Much of my found material comes from estate sales, where I often make acquaintances with the deceased who can only speak to me through the keepsakes in junk drawers and cellars. Estate sales can be a spiritual place, as well as a treasure trove of everyday relics, and often time capsules of a bygone era. I started seeing the sacred in the discarded, and felt compelled to find an after-life for what might seem completely worn-out. I draw my inspiration from the patinas that build up on everyday utensils, the wear and erosion that affect tools, and the way an object is marked by the ages. I’m always on the hunt for interesting artifacts to use, ones that are interesting but too far gone for utility, or too damaged to be collectible.
My collecting feeds my artwork, and my artwork fuels my collecting.
My process begins by filling shelves and drawers with worn found objects, organizing them by use or shape. I will then intuitively gather small piles together onto a table into potential assemblages. About half of the time, I invite interesting objects to my work bench, bringing various compatible items onto the pile, guided by a developing story or emotion, trusting the finished piece will convey a meaningful narrative. The other half of the time, I begin with a concept sketched in my notebook, and then become hunter & gatherer for the fitting ingredients. I’ve had equal success with both approaches. Common challenges include: holding objects to a common theme, keeping a unified color palate, and maintaining the sense of scale & balance while creating dynamic visual interest. I choose to drill and fasten with vintage hardware as much as possible, with minimal glue or welding, allowing me to disassemble and make revisions or additions. My tarnished old screws, nuts & bolts are often visible - proudly revealing the engineering behind the pieces. I strive to maintain the as-found faded patinas, resulting in a subdued color palette, evoking the aged warmth of a sepia-toned photograph. I feel a generational connection with these objects handled by unknown past lives. I try to relate a concept or emotion in my work, playing off of the the frailty, or durability, of the found objects, and the undercurrents that they bring.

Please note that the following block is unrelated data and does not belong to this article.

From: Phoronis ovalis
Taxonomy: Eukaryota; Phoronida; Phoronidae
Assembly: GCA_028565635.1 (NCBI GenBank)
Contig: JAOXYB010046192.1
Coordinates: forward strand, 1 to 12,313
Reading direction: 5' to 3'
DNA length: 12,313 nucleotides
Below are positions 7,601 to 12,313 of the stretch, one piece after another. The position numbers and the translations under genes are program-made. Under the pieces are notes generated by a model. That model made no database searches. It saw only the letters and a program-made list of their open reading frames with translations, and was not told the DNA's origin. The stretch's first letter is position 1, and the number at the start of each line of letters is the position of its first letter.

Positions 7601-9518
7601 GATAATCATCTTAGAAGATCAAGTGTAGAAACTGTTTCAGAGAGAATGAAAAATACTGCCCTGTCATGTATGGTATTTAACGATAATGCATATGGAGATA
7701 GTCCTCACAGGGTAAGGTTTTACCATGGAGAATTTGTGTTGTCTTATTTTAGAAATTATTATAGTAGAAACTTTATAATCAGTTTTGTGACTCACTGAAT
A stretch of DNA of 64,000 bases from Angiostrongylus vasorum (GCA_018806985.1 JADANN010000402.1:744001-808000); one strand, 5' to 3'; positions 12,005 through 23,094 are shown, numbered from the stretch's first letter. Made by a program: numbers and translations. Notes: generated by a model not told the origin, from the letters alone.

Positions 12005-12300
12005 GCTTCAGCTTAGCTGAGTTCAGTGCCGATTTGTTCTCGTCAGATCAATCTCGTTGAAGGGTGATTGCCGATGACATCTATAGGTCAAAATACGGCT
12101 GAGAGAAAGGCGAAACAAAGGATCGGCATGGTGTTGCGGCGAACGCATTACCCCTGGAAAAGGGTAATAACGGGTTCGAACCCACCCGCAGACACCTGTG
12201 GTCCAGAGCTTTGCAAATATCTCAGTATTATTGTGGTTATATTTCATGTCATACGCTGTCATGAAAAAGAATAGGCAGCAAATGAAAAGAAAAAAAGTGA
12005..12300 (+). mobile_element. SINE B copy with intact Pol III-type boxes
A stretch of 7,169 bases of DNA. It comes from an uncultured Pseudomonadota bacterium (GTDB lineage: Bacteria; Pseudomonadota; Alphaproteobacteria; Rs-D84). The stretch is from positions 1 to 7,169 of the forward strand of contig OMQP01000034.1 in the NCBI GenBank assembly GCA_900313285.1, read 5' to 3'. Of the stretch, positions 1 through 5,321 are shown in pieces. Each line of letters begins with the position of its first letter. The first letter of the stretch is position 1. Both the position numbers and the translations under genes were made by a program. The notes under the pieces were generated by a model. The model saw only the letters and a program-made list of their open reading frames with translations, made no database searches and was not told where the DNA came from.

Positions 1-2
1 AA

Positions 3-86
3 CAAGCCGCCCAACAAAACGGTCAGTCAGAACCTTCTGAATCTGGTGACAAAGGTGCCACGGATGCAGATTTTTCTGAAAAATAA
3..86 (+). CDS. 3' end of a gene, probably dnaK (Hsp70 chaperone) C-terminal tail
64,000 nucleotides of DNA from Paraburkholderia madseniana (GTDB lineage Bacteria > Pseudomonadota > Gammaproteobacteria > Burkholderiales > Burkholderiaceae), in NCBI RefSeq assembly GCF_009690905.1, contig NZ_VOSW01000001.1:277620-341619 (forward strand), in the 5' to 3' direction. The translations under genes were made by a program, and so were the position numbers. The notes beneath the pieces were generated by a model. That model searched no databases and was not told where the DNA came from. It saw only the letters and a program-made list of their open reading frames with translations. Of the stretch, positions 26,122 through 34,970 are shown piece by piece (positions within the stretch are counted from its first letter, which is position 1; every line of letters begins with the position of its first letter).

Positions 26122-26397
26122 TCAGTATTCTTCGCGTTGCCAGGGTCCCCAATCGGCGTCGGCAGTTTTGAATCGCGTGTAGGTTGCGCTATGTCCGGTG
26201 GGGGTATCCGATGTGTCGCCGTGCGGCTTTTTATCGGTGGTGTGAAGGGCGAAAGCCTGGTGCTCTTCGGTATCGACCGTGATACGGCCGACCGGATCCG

A tactile wisdom radiates from worn patinas. The inclusions can strike an individual, or even collective, memory. I believe there is an often overlooked beauty in the ordinary, and a worth in the discarded. While we may feel evolved beyond our ancestors everyday dilemmas, a weathered, seemingly century-old piece of contemporary artwork may be a reassuring reminder of the timelessness of the human condition.
Group Show 'Home' Bainbridge Island Museum of Art - Spring 2018
'Make/Do' Exhibition Washington State History Museum - Summer 2018
Juror Kingston Arts Festival - July 2017
Group Show 'Birds & Bees' Bainbridge Art & Crafts - Feb 2017
Artist in Residence Bainbridge RAGS - July 2017
'What's the Story?' Group Show Linda Hodges Gallery - Dec 2016
'Make: Believe' Trio Show Northwind Arts - Sept 2016
Solo Show Bainbridge Island Museum of Art - Spring, Summer 2016
Group Show 'Lost & Found' Bainbridge Art & Crafts - Feb 2016
Winner 2015 Northwind's Book Inspired Show - People's Choice Award
Winner 2015 Edmonds Arts Festival - 2nd Place - 3-D
Winner 2015 Northwind's Another Look Show - Juror's Choice Award
Winner 2015 Northwind's Small Expressions Show - People's Choice Award
Member of Front Street Gallery, an artist co-op in Poulsbo, 2013 - present
Participant in Art In The Woods Studio Tour 2013, 2014, 2015
Participant in Bainbridge Island Studio Tour Summer 2014, 2015
Participant in Bemis Spring Show - 2014
Winner 2013 CVG Show - 1st Place 3D, and Overall People's Choice
Winner 2013 Edmonds Arts Festival - 2nd Place - Sculpture